Find the right combination
[5761] Find the right combination - The computer chose a secret code (sequence of 4 digits from 1 to 6). Your goal is to find that code. Black circles indicate the number of hits on the right spot. White circles indicate the number of hits on the wrong spot. - #brainteasers #mastermind - Correct Answers: 30 - The first user who solved this task is Nílton Corrêa De Sousa
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Find the right combination

The computer chose a secret code (sequence of 4 digits from 1 to 6). Your goal is to find that code. Black circles indicate the number of hits on the right spot. White circles indicate the number of hits on the wrong spot.
Correct answers: 30
The first user who solved this task is Nílton Corrêa De Sousa.
#brainteasers #mastermind
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Heads or tails

The blonde reported for her university final examination that consists of yes/no type questions.

She takes her seat in the examination hall, stares at the question paper for five minutes and then, in a fit of inspiration, takes out her purse, removes a coin and starts tossing the coin, marking the answer sheet: Yes for heads, and no for tails.

Within half an hour she is all done, whereas the rest of the class is still sweating it out.

During the last few minutes she is seen desperately throwing the coin, muttering and sweating.

The moderator, alarmed, approaches her and asks what is going on.

"I finished the exam in half an hour, but now I'm rechecking my answers."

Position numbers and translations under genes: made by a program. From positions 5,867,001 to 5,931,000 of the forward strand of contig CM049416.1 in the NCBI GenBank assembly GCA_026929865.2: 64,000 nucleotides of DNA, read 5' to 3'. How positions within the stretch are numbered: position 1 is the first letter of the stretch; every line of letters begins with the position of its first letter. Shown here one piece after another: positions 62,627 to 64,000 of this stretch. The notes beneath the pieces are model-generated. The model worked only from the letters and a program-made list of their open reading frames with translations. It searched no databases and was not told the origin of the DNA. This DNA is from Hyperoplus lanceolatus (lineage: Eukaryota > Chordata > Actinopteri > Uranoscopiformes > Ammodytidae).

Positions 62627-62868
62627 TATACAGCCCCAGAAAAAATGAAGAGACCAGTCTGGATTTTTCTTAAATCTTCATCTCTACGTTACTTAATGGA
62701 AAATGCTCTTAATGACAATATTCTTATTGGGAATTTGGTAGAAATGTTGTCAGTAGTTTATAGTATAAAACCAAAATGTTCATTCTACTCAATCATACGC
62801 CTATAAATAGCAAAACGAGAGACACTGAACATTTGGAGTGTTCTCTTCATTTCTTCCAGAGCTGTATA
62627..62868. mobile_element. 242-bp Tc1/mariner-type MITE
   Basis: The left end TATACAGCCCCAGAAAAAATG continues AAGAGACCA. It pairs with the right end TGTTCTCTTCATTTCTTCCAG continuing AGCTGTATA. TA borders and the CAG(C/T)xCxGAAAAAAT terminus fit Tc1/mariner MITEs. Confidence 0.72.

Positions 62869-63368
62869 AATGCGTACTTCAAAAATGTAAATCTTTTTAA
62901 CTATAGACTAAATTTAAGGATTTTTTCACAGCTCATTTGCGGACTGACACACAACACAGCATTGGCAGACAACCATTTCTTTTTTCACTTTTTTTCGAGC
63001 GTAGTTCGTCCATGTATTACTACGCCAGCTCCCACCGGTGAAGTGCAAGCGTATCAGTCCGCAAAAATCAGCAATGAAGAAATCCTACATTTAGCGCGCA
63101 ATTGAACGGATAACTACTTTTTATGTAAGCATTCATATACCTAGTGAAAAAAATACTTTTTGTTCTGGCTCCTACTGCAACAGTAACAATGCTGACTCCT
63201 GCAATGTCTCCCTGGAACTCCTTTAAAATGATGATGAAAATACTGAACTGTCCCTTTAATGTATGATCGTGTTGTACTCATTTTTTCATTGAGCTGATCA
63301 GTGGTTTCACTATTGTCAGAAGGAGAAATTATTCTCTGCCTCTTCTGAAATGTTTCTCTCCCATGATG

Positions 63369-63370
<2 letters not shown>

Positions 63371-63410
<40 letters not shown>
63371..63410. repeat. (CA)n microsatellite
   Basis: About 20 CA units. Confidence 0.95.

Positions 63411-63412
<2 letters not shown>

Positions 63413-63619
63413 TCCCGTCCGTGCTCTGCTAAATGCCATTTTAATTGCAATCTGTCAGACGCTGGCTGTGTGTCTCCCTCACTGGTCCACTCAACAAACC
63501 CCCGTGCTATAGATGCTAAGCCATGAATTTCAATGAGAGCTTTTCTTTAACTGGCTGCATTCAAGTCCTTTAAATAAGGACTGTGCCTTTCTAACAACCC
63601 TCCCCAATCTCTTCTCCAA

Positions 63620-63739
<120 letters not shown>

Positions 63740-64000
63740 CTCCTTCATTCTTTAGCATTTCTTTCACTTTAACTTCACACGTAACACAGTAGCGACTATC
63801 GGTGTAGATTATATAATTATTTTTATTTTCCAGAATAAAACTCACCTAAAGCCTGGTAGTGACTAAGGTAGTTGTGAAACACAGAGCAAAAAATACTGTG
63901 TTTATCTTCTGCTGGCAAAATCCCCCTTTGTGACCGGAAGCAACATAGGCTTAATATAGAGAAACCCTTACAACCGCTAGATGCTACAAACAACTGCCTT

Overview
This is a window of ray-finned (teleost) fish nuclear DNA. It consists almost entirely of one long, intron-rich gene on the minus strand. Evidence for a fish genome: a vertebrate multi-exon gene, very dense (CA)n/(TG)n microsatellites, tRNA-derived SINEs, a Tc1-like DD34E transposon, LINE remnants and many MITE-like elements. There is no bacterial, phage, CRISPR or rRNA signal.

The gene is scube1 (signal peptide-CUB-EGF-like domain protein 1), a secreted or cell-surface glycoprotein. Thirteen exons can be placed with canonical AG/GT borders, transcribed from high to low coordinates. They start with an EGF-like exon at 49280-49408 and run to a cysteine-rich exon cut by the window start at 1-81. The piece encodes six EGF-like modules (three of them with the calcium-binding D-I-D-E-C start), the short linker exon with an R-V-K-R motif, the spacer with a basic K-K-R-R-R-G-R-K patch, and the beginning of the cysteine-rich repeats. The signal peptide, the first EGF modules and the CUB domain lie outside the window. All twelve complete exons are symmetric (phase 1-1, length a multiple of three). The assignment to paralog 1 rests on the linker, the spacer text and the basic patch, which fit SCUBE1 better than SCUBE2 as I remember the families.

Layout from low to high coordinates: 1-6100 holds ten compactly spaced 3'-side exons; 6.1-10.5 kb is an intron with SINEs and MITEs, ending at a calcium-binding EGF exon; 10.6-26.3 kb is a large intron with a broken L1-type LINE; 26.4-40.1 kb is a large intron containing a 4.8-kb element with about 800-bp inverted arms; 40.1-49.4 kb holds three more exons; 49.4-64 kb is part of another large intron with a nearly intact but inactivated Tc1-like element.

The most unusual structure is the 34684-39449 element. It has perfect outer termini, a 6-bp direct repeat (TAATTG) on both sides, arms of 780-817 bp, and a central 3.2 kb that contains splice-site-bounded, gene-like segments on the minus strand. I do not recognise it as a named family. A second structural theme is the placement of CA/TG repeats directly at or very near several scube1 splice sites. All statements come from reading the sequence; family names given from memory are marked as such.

Submitted by Calamjo

Edited by Curtis

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Brook Taylor

Born 18 Aug 1685; died 29 Dec 1731 at age 46.British mathematician, best known for the Taylor's series, a method for expanding functions into infinite series. In 1708, Taylor produced a solution to the problem of the centre of oscillation. His Methodus incrementorum directa et inversa (“Direct and Indirect Methods of Incrementation,” 1715) introduced what is now called the calculus of finite differences. Using this, he was the first to express mathematically the movement of a vibrating string on the basis of mechanical principles. Methodus also contained Taylor's theorem, later recognized (1772) by Joseph Lagrange as the basis of differential calculus. A gifted artist, Taylor also wrote on basic principles of perspective (1715) containing the first general treatment of the principle of vanishing points.«
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